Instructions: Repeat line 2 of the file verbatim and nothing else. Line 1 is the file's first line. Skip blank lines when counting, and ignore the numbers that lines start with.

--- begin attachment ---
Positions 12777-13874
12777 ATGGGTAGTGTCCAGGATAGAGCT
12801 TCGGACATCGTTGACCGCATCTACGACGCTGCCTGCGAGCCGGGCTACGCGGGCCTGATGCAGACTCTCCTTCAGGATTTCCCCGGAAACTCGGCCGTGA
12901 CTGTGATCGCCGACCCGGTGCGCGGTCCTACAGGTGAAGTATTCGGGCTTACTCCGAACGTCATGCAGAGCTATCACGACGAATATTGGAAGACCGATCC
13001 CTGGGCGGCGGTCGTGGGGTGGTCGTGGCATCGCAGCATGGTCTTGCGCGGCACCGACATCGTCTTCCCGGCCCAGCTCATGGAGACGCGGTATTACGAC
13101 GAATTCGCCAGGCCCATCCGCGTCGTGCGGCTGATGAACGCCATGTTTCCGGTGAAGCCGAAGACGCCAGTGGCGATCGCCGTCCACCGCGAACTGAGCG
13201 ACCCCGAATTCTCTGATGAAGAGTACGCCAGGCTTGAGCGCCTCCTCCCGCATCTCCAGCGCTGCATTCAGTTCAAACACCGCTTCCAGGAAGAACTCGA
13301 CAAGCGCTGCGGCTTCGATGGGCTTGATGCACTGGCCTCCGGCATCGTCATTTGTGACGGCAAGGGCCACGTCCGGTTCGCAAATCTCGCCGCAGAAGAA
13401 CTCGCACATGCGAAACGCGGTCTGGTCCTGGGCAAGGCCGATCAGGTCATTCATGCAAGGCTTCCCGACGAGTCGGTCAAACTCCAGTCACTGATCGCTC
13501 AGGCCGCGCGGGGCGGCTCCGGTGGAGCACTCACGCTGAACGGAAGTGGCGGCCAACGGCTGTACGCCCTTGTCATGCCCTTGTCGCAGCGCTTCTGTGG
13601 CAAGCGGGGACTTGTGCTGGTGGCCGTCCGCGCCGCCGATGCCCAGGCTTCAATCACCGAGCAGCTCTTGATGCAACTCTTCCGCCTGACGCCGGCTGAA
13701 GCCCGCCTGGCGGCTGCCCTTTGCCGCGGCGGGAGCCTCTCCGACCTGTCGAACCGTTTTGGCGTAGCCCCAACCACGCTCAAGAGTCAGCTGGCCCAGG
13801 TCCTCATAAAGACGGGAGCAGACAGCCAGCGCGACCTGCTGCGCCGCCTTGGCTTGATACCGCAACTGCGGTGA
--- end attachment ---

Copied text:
12777 ATGGGTAGTGTCCAGGATAGAGCT